99-Year-Old Veteran Beats COVID-19, Looks Forward to Golfing

May 15, 2020 Updated: May 26, 2020

It has been one week since World War II veteran Max DeWeese returned home after recovering from COVID-19.

The 99-year-old war hero, who served 23 years in the Marine Corps and the Marine Corps Reserve, said the illness took him by surprise. His temperature was taken daily at the senior center, and the only symptoms he experienced were a sudden loss of appetite, and a loss of taste and smell.

“I live in an independent living and they take my temperature every day, and it was in the 80s. I never thought anything about it,” DeWeese said to The Epoch Times.

“I was throwing food up, I couldn’t stand it. I couldn’t eat. The director here said, ‘Let’s check your oxygen.’”

A pulse oximeter was then clipped to DeWeese’s finger to measure his oxygen saturation level. “My oxygen was 84,” said Deweese. “I lost my wife to COPD and I knew that 84 was not good, so I called my doctor.”

The following morning, DeWeese went to St. Luke’s hospital, got tested for COVID-19, and was informed he was positive. He was hospitalized that evening on April 10. “I don’t know what would of happened if we hadn’t done something about it,” he said.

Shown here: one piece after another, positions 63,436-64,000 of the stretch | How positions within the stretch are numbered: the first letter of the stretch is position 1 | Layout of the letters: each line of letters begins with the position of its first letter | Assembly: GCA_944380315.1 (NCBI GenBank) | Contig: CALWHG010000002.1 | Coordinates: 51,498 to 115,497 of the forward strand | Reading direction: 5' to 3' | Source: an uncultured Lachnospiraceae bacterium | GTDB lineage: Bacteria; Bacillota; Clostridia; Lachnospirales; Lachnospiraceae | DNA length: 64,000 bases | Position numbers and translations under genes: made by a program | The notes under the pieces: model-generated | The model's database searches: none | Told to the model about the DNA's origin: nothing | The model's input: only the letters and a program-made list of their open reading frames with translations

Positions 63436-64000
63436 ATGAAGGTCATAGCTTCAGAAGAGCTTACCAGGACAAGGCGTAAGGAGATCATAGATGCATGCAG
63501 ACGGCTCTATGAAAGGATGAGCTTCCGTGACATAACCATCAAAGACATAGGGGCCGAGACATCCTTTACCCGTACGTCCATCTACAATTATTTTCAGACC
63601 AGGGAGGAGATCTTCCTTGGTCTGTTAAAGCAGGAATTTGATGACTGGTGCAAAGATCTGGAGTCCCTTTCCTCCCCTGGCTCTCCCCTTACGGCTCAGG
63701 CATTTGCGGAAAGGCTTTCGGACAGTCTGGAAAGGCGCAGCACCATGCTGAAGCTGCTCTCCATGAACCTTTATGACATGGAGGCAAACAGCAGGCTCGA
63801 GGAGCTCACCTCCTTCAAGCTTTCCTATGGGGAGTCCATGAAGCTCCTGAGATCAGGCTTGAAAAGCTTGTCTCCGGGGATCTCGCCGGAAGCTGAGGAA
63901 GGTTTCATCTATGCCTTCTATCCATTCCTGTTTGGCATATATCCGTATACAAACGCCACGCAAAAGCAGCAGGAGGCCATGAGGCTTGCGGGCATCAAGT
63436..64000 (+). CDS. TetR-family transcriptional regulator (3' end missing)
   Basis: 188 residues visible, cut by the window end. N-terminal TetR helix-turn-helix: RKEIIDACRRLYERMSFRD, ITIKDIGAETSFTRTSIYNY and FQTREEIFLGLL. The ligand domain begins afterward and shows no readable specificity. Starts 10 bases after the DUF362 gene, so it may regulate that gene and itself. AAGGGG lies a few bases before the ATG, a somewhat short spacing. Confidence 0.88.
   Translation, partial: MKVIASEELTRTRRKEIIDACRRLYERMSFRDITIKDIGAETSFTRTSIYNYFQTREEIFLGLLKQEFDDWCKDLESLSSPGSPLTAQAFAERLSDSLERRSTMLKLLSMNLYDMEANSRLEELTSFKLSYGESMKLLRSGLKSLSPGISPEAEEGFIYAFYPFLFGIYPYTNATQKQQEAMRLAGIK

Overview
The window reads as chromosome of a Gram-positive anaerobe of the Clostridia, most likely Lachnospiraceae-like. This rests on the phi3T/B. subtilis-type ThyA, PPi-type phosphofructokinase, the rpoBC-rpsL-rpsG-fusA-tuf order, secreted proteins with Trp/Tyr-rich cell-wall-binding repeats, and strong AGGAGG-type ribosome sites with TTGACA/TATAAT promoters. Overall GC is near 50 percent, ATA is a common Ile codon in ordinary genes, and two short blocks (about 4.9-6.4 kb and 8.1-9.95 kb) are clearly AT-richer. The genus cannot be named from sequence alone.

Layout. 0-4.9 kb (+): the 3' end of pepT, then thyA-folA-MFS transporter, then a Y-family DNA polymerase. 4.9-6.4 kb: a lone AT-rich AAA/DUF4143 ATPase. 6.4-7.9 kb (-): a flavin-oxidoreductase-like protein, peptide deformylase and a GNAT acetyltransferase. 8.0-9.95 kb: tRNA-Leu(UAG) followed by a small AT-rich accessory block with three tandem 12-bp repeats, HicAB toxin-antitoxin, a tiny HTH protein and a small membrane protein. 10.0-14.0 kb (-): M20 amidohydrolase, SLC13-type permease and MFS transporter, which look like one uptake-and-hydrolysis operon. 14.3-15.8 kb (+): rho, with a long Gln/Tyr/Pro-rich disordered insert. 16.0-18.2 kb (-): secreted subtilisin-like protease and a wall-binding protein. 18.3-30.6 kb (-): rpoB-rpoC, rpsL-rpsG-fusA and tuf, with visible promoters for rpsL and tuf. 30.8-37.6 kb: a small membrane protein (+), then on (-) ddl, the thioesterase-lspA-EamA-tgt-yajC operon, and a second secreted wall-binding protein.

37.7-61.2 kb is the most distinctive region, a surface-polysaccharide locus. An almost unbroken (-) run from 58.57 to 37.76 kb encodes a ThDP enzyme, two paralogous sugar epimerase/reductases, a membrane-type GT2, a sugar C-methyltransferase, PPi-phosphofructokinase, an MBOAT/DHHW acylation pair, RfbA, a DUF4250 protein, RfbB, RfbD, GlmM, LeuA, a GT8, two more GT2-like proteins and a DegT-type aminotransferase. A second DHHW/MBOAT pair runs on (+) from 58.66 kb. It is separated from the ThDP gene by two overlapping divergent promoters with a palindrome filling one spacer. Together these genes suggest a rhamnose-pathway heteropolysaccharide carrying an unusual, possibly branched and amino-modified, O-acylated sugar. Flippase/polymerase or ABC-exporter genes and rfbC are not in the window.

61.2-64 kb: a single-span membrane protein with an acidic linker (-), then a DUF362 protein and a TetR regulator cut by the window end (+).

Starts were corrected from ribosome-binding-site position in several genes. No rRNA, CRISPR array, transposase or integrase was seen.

Epoch Times Photo
Max DeWeese (left) at the Commandant’s Evening Parade in Washington D.C. on May 13, 2017. (Courtesy of Paul Chapa)

Good friend Paul Chapa supported DeWeese through his recovery and helped spread the word of his battle with the CCP (Chinese Communist Party) virus.

“I met Max about three years ago through another one of our FISH family members,” Chapa, who is Chairman and President of Friends in Service of Heroes (FISH), told The Epoch Times. “I talk to him pretty much every day because of this COVID thing. Max is incredibly sharp and very witty.”

After a local news outlet featured DeWeese’s story, people from around the country wrote him letters and sent cards wishing him well. “I can’t thank enough the people that I don’t even know, or have ever known, who have sent me notes of how they were praying for me and wishing me well,” DeWeese said.